Siddhartha secretly left the palace and became a wandering ascetic. He traveled south, where the centers of learning were, and studied meditation under the teachers Alara Kalama and Udraka Ramaputra. He soon mastered their systems, reaching high states of mystical realization, but was unsatisfied and went out again in search of nirvana, the highest level of enlightenment. For nearly six years, he undertook fasting and other austerities, but these techniques proved ineffectual and he abandoned them. After regaining his strength, he seated himself under a pipal tree at what is now Bodh Gaya in west-central India and promised not to rise until he had attained the supreme enlightenment. After fighting off Mara, an evil spirit who tempted him with worldly comforts and desires, Siddhartha reached enlightenment, becoming a Buddha at the age of 35.

The Gautama Buddha then traveled to the deer park near Benares, India, where he gave his first sermon and outlined the basic doctrines of Buddhism. According to Buddhism, there are "four noble truths": (1) existence is suffering; (2) this suffering is caused by human craving; (3) there is a cessation of the suffering, which is nirvana; and (4) nirvana can be achieved, in this or future lives, though the "eightfold path" of right views, right resolve, right speech, right action, right livelihood, right effort, right mindfulness, and right concentration.

For the rest of his life, the Buddha taught and gathered disciples to his sangha, or community of monks. He died at age 80, telling his monks to continue working for their spiritual liberation by following his teachings. Buddhism eventually spread from India to Central and Southeast Asia, China, Korea, Japan, and, in the 20th century, to the West. Today, there are an estimated 350 million people in 100 nations who adhere to Buddhist beliefs and practices.

Zen Curmudgeon
04-08-2006, 08:59 AM
Kurt Cobain, lead singer of the rock band Nirvana, is found dead three days after committing suicide in his Seattle home. His death launched a world-wide outpouring of grief among millions of Nirvana fans. Cobain's "grunge" band transformed rock music in the early 1990s and, although he did not accept the title, Cobain himself was considered the spokesperson for "Generation X."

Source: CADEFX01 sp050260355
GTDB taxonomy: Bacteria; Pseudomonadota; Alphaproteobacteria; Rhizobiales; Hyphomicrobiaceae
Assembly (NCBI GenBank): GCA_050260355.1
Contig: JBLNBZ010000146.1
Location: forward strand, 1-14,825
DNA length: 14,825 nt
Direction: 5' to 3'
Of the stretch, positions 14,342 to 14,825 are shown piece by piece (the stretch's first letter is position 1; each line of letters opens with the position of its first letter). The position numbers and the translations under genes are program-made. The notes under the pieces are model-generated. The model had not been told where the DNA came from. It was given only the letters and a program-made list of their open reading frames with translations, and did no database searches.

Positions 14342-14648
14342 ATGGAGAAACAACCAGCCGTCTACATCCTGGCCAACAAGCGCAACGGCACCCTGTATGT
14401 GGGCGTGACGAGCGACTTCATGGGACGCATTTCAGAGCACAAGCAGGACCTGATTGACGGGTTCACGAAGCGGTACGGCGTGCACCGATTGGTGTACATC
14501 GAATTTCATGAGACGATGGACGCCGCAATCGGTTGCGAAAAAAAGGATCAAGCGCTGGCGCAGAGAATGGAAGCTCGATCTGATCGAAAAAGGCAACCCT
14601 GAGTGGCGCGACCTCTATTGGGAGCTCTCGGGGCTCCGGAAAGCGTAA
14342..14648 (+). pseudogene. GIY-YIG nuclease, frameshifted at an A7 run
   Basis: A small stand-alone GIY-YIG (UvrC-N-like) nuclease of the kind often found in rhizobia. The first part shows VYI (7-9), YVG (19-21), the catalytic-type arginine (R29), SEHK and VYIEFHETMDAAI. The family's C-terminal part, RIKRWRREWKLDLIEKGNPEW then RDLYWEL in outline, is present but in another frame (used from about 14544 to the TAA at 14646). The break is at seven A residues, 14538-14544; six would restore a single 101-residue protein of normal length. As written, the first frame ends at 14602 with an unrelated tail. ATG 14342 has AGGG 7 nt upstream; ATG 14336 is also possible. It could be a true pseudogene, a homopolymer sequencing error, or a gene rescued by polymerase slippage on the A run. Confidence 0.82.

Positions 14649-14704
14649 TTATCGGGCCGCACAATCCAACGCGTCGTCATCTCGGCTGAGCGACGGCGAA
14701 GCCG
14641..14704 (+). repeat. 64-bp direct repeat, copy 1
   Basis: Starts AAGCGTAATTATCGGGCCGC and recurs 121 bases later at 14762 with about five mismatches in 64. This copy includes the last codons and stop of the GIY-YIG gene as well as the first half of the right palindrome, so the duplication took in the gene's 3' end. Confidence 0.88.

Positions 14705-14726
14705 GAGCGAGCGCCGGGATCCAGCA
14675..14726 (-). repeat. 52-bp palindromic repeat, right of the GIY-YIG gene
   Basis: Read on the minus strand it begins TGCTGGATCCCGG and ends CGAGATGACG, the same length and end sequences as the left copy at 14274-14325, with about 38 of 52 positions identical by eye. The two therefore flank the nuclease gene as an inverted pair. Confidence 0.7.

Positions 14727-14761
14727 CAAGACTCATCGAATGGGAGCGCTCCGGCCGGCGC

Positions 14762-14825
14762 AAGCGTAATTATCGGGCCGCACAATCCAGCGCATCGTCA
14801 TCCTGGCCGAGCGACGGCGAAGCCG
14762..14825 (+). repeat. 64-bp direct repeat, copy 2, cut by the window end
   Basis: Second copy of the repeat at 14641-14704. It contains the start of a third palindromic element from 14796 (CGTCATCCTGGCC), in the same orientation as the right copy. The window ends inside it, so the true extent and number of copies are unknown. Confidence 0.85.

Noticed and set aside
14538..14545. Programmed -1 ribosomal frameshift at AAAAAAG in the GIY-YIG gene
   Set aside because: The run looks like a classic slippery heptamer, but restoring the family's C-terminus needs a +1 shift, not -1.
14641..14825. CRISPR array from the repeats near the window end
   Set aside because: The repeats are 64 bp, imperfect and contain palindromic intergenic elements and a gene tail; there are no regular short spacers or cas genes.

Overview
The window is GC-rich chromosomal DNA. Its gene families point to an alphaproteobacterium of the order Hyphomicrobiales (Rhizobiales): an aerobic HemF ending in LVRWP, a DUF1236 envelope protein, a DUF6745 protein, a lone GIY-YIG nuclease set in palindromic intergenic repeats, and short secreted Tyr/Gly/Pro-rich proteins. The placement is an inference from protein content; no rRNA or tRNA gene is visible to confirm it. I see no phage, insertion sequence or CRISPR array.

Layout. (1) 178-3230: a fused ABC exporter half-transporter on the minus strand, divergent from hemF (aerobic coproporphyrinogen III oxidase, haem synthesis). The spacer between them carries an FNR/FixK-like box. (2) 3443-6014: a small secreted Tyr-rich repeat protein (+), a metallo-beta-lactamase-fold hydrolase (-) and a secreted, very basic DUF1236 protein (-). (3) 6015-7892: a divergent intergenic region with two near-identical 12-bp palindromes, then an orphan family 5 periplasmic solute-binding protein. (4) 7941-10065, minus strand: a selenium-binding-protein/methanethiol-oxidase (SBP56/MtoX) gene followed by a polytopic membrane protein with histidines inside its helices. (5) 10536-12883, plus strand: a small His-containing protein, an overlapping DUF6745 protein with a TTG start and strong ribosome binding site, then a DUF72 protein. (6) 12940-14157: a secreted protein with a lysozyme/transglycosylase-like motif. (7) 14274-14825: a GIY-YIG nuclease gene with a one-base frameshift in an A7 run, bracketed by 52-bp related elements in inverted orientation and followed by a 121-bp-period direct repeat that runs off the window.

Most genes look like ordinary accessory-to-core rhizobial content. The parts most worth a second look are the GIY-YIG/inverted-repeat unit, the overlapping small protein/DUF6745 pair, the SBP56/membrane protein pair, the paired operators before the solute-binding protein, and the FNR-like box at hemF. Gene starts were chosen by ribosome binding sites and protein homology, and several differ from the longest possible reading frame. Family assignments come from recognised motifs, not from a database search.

Cobain grew up in the small logging town of Aberdeen, WA. His life was thrown into turmoil after his parents divorced as Cobain lived with different family members over the next few years. He learned guitar as a teenager and developed a love of the Beatles. Angry and alienated in high school, Cobain found a love of local hardcore punk bands around the Seattle area. He dropped out of high school a few weeks before his graduation and worked as a janitor by day, playing music at night. He formed Nirvana in 1987 with his childhood friend Krist Novoselic and it provided Cobain an outlet for his anger and cynicism.

The band, heavily influenced by late-1970s punk, helped develop Seattle's "grunge" sound. Nirvana became an underground hit with its debut album, Bleach, in 1989, which they spent $606.17 recording. The album sold 35,000 copies. After a bidding war, the band signed with DGC for a $287,000 advance and released Nevermind, in 1991. The first single Smells Like Teen Spirit became the anthem for a generation. Nevermind, an album which most people hoped would sell 150,000 copies, eventually sold more then 10 million worldwide.

Cobain never seemed to be comfortable with his newfound fame as Nirvana became the one the biggest and most sought after bands in the world. Despite getting married and having a child in 1992, Cobain never seemed to be comfortable in his own skin.

Suffering from stomach problems since childhood, Cobain tried to easy the pain with drugs. In 1993, Cobain overdosed on heroin twice and, while in Rome in early 1994, attempted suicide by overdosing on the tranquilizer Rohypnol.
After a brief attempt at rehab, Cobain killed himself with a single gunshot to the head on April 5, 1994. His body wasn't discovered for three days. Cobain joined other rock legends who died at the age of 27, including Jim Morrison, Janis Joplin and Jimi Hendrix.

Three posthumously released Nirvana albums, MTV Unplugged in New York, From The Muddy Banks Of The Wishkah and the self-titled Nirvana have all topped the Billboard charts. Rolling Stone Magazine listed Nevermind at No. 17 on the list of The 500 Greatest Albums of All Time.

Nirvana drummer Dave Grohl went on to front another multi-platinum band, the Foo Fighters.

Zen Curmudgeon
04-12-2006, 06:36 AM
The inquisition of physicist and astronomer Galileo Galilei for holding the heretical belief that the Earth revolves around the Sun begins. The chief inquisitor was Father Vincenzo Maculano da Firenzuola, who was appointed by Pope Urban VIII. Galileo was forced to turn himself in to the Holy Office because standard practice demanded that the accused be imprisoned and secluded during the trial.

This was the second time that Galileo was in the hot seat for refusing to accept Church orthodoxy that the Earth was the immovable center of the universe: In 1616, he had been forbidden from holding or defending his beliefs. In the 1633 interrogation, Galileo denied that he "held" belief in the Copernican view but continued to write about the issue and evidence as a means of "discussion" rather than belief. The Church had decided the idea that the Sun moved around the Earth was an absolute fact of scripture that could not be disputed, despite the fact that scientists had known for centuries that the Earth was not the center of the universe.